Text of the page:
The president of Myanmar (formerly Burma) announced an interesting way to fight poverty and increase economic development in the countryside: a sustainable microfinance system. Microfinance, for those of you that don’t know, is a system in which low-income clients and others who do not have access to banking services are given loans with the assumption that they will be able to lift themselves out of poverty if they have access to small loans. Think Kiva. The United Nations Development Programme (UNDP) introduced a microfinance program to Myanmar in 1997. It was the first time that people in the countryside had access to financial services that did not require collateral, which the majority of them could not afford to put up. Since then, microfinance has become a major part of the country’s economy, with over 85% of rural households relying on loans to meet basic needs. It is estimated that the demand for loans in the countryside is between $340 million and $471 million a year—quite substantial! And with about 26% of the country living below the poverty line, access to a sustainable microfinance system could do a lot to improve the economic situation in the country.
The UNDP established the microfinance project with three main goals:
- To build financial capital in the form of credit and savings for the poor,
- To develop and build financial institutions in the form of microfinance organizations,
- To advocate for the emergence of a broad based microfinance sector.
The program was targeted mainly at women (something my colleague Sarah wrote about), people who did not own land, and other marginalized groups, as they were the ones that had the most difficulty getting loans under the current system. In 1990, 7 years before the introduction of the microfinance program, a law was passed in Myanmar that prevented state-owned and privately-owned banks from lending money without collateral, which forced impoverished rural citizens to rely on friends and family, moneylenders, and pawn shops for loans (Udit wrote about a similar problem in China that could be solved with microfinance). The interest for these unofficial loans could be anywhere from 10% to 600%, and so taking one was a heavy burden. The law also damaged NGOs and other local organizations that relied on donations, as they did not have the real estate holdings or fixed deposit account needed to get a loan.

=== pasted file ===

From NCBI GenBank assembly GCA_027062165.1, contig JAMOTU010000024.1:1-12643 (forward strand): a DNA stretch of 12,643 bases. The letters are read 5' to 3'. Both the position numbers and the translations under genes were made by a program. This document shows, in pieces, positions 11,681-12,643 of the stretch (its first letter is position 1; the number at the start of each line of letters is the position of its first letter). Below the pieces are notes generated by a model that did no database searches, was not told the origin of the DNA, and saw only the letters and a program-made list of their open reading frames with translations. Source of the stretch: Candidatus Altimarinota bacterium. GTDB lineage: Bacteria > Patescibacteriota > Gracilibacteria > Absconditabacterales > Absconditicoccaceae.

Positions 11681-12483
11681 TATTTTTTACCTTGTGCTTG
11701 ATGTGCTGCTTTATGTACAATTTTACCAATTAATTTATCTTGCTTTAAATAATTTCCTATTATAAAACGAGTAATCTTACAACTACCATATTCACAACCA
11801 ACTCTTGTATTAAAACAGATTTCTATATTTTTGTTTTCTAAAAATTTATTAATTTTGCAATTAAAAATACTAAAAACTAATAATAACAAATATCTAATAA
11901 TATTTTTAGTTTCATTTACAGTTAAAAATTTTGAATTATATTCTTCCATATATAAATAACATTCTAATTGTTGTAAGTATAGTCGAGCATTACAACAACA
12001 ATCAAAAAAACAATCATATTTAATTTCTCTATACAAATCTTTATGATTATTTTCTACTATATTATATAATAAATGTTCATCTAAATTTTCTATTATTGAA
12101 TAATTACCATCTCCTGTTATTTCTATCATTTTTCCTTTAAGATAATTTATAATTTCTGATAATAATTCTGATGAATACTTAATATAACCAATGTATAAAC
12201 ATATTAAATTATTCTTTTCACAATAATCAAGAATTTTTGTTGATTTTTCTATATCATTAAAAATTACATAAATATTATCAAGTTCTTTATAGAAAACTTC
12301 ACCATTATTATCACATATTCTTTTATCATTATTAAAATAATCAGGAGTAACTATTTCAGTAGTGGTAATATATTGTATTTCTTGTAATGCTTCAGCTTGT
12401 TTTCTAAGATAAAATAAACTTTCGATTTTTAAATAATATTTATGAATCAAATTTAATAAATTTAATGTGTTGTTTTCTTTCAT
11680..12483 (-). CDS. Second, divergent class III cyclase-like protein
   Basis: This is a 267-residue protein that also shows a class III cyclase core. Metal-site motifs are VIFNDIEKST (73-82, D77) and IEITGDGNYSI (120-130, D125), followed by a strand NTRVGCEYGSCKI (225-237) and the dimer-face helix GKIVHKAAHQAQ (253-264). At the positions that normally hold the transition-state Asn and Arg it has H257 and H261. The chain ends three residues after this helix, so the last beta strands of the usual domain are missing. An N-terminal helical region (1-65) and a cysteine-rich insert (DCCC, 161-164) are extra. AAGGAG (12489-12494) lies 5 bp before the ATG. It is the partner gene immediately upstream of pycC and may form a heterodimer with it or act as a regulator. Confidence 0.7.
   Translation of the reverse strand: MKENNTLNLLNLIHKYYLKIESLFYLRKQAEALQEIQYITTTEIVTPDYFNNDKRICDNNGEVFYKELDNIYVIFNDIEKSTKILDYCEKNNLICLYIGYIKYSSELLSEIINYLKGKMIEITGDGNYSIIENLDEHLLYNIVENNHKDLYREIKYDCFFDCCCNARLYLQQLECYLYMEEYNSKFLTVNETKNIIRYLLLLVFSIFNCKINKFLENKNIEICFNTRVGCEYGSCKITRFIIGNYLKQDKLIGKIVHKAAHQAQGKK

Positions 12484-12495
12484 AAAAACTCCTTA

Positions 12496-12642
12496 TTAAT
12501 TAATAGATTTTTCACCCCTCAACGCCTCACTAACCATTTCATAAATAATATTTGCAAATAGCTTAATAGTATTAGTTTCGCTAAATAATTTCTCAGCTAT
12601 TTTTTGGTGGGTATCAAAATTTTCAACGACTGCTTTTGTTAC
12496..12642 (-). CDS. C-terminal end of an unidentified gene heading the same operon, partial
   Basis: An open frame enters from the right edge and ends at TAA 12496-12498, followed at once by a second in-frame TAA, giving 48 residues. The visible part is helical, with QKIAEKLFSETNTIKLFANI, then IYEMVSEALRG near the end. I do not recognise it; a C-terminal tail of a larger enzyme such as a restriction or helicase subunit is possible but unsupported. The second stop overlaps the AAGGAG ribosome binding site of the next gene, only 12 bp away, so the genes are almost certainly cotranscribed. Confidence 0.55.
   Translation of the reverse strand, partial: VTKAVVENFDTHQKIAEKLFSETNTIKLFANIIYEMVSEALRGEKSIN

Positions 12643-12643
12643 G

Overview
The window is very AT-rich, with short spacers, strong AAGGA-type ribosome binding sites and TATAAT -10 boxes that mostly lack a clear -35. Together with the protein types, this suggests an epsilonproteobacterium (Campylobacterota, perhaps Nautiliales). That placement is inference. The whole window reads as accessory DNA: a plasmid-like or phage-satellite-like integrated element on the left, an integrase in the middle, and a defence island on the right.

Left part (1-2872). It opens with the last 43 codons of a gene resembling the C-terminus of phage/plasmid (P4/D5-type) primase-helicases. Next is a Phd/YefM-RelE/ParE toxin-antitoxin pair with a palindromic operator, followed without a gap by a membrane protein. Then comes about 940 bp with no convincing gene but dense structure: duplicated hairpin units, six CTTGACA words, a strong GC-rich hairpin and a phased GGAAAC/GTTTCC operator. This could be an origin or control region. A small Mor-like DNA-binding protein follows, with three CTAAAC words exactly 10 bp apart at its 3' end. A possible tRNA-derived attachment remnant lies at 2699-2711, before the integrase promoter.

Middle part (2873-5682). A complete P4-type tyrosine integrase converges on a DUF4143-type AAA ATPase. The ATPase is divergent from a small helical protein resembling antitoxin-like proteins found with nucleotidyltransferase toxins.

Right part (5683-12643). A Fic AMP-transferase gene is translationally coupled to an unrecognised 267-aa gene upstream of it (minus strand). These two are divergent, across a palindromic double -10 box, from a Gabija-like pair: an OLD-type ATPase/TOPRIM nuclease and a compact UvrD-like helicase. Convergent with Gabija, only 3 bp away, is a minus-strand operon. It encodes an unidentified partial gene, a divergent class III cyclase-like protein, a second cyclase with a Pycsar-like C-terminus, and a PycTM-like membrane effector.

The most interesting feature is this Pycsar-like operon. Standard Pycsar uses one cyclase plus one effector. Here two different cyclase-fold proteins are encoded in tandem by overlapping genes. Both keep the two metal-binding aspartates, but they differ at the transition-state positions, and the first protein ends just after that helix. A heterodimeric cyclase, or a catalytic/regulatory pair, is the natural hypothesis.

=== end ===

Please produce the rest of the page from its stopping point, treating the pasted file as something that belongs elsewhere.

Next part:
By introducing small (about $60) collateral-free loans with affordable interest (about 3% a month) the UNDP opened up a whole new avenue for economic development. But so far it hasn’t been enough. Though the microfinance sector is now booming in Myanmar, with lenders in 46 out of 330 townships, that is not enough to significantly reduce poverty, which is why President Thein Sein’s statement is so interesting. It has been estimated that only 10% of the country’s lending needs have been met, and so establishing rules and regulations could strengthen microlending institutions and allow to reach the rest of the country. That could go a long way towards reducing poverty.
If creating a sustainable and regulated microfinancing system does significantly reduce poverty in Myanmar, and there is evidence that microfinance can help economic growth and development, then there is no reason why the new system could not be implemented in other parts of the world (Cynthia wrote about some ways to implement a microsavings program). If microloans can help the people of Myanmar, why could they not help people in Ethiopia? In Brazil? Even in Michigan? Of course, there are always issues to work out before establishing a new system. For one, it is important to ensure that the loans are just that: loans, not handouts or donations, which can slow down economic development in the long run. Also, the system would have to be tailored to each community, with group loans in some places and individual loans in others, and so on. But if they are given in the right way, microfinance loans can stimulate entrepreneurship among low-income people and encourage small-business growth. Because of this, microfinance can be employed as a useful measure in all countries, especially if the microlenders are subject to a legal framework, which will hopefully strengthen the institutions and make them more sustainable.
Michelle Bovée is a SISGI Group Program and Research Intern focused on international affairs, economic development, and responsible tourism. To learn more about the SISGI Group visit www.sisgigroup.org